Generally, the COE is submitted by your employer or your school (i.e. your sponsor), as it must be taken to the regional immigration office of where you will be living in Japan. The employer or sponsor will, therefore, fill out the application for the COE on your behalf, but in order for them to do so, you will have to send additional information and documents. These include:

    • One passport photo
    • Signed work contract
    • Original university degree (don’t worry, you’ll receive it back)
    • The address of your nearest Japanese Embassy or Consulate-General
    • The dates of your previous visit to Japan (if any).

When your employer has submitted the application for the COE, you can start looking for flights; however always check what the cost of changing or canceling your flight would be in case of any hiccups that occur during the processing time, like misrouted mail or missing documents.

Ensure that all documents are fully legible, especially if you have to fax any of them to the embassy. I faxed a document to my nearest embassy with the necessary information legible, but the bottom of the document was cut off and I didn’t think anything of it because there was nothing important there. The staff at the embassy thought otherwise and wouldn’t process my visa until they received the document in full.

3. Where to look for jobs?

The types of jobs that foreigners can apply to in Japan are limited, but you can find them all online at these recommended websites:

  • Gaijinpot.com

    Gaijinpot is the best source for foreigners trying to live, work, or study in Japan. It contains multiple job postings and you can filter your search for jobs that need native English speakers.

  • JobsinJapan.com

    Another great search engine that lets you upload your skills/resume and set alerts for jobs of interest.

  • JapanEnglishTeacher.com

    As the title suggests, this website is solely for English-teaching jobs.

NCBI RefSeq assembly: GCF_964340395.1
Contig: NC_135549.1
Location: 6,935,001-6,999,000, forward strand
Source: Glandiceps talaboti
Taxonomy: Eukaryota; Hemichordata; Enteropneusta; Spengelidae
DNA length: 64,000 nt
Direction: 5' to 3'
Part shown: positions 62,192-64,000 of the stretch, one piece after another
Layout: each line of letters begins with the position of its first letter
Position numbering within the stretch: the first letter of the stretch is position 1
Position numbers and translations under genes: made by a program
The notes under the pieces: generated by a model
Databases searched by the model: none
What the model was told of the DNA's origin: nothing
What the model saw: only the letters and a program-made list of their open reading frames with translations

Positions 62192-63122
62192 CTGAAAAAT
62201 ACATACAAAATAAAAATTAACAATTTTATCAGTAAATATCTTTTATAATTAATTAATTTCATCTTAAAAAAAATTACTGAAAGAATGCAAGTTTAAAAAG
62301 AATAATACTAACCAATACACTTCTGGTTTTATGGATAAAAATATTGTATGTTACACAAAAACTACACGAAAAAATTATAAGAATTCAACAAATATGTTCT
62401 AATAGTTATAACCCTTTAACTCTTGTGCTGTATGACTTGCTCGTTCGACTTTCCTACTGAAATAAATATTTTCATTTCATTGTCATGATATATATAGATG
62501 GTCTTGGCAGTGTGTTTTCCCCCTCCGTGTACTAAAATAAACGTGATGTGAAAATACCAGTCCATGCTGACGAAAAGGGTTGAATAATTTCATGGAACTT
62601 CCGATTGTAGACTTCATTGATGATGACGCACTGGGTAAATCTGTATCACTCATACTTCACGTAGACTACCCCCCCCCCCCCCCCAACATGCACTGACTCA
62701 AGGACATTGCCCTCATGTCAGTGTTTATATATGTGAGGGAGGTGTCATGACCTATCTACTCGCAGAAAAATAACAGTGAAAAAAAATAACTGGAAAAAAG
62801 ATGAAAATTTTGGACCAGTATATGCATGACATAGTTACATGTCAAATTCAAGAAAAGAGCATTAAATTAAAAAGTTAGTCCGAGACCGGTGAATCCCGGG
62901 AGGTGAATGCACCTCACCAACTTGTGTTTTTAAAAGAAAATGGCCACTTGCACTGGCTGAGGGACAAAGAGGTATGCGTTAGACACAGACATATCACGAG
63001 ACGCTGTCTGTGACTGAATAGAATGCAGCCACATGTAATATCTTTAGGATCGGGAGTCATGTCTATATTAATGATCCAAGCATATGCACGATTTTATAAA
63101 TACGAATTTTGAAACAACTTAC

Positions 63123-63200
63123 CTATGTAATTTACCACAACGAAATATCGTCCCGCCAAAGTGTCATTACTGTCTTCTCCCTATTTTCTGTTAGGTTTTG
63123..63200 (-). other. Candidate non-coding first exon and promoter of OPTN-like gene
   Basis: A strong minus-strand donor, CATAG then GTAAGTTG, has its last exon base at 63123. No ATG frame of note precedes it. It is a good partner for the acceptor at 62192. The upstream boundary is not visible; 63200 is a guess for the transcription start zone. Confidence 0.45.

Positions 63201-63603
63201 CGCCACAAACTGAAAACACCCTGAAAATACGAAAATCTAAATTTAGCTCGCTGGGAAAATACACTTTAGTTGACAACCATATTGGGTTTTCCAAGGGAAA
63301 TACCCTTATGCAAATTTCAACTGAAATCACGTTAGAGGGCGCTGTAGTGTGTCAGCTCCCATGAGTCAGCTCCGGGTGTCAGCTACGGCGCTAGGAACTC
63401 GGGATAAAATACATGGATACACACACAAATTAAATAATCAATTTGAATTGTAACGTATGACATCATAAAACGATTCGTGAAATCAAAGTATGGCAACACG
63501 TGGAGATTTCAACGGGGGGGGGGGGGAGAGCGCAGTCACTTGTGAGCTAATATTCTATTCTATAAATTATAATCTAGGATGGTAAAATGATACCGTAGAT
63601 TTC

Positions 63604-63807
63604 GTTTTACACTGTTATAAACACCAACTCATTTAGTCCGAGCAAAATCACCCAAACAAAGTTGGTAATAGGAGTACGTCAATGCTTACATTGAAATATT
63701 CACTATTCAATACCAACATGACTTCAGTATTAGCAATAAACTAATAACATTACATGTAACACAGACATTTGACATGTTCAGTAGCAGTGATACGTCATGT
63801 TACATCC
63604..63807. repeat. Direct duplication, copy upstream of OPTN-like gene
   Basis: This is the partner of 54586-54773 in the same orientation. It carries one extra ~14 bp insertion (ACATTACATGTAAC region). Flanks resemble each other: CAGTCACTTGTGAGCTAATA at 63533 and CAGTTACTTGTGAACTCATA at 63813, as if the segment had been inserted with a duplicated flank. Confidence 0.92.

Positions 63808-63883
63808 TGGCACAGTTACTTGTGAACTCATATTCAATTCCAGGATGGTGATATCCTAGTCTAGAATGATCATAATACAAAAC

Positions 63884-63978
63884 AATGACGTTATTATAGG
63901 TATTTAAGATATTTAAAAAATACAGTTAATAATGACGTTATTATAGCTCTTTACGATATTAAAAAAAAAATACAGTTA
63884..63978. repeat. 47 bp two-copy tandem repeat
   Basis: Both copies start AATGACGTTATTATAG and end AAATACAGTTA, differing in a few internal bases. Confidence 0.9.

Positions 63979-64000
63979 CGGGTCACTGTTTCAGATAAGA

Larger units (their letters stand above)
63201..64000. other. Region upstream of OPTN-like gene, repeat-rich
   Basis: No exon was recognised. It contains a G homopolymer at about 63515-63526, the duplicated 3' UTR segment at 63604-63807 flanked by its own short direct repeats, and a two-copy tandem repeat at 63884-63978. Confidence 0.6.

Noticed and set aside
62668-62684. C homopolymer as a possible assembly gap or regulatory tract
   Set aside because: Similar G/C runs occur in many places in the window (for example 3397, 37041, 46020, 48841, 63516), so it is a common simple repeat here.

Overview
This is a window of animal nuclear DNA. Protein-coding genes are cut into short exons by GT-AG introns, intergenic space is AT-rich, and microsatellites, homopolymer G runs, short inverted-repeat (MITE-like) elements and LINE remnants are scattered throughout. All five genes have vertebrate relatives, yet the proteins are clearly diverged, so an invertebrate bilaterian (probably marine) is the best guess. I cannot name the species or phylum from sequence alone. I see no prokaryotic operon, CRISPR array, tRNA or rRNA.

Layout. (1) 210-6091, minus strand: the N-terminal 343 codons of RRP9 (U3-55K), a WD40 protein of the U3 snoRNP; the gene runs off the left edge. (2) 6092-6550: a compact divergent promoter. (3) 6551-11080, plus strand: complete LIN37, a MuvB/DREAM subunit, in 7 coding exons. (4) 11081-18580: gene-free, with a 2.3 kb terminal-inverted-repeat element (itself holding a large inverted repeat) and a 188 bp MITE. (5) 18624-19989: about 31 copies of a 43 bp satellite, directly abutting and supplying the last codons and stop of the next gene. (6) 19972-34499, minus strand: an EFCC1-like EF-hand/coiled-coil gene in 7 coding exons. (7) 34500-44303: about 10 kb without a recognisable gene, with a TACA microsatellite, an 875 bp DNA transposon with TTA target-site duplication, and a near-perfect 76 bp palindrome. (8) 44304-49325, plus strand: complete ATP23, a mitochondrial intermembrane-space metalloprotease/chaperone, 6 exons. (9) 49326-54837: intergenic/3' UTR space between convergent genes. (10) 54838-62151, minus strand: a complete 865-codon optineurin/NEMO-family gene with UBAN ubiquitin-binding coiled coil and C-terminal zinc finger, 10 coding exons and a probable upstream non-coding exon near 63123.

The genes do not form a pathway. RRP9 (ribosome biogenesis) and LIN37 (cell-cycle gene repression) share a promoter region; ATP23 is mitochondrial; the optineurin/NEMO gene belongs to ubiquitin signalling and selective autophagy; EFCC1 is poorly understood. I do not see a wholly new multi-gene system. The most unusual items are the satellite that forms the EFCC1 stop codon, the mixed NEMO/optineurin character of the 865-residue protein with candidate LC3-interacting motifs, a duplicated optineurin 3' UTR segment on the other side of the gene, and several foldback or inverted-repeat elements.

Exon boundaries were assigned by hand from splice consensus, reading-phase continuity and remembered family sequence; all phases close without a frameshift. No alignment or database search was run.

• Jetprogramme.org

    The Japan Exchange and Teaching Programme is the most popular recruiting agency for English speakers looking to teach English in Japan.

  • Daijob.com

    This search engine posts a variety of jobs from IT to hospitality, but they all require their applicants to speak Japanese and English.

Unfortunately, most of the jobs available for foreigners require some Japanese-language skills. It is a good idea to take Japanese lessons before arriving in Japan, as well as classes once in the country (in certain cases, your employer will pay for these, so make sure to ask).

If you don’t have the time to learn the language, the easiest job is to become an English Teacher. It doesn’t require you to speak Japanese and you don’t necessarily need to be a native English speaker — just an English speaker from outside of Japan. The requirements to becoming an English teacher in Japan are:

  • Speak English
  • Have a BA
  • Have a TEFL or TESOL certificate
  • Have some experience in tutoring/teaching or with kids

If you already have your BA, you can easily become a certified English teacher in 3 months or less.

4. Apply

Once you’ve found your new shigoto (job) and your employer has finally sent you the Certificate of Eligibility, you’re ready to apply for your visa. Take all the required documents to your nearest Japanese Embassy or Consulate-General and put on your biggest smile. They won’t smile back, but you’re entering their country and you want to make a good impression.

If you arrive to the Embassy or Consulate-General at opening time, you might be able to get your visa by closing time the same day.

5. Receive visa and celebrate over sake.

When you receive your passport back, there will be a big shiny sticker taking up one whole page — this is your Japanese Visa. On it, you will see the date of issue and the date of expiration which will only be 3 months apart. Don’t panic. Every visitor has 3 months from the day they receive their visa to enter Japan. After 3 months, the visa expires, but you will still be allowed in-and-out privileges.

While it might seem like a long process, note that it only took me 6 months to get my English teaching degree, find a job, collect documents, quit my previous job, and fly to Japan. If you get started now, you, too, could be there in September.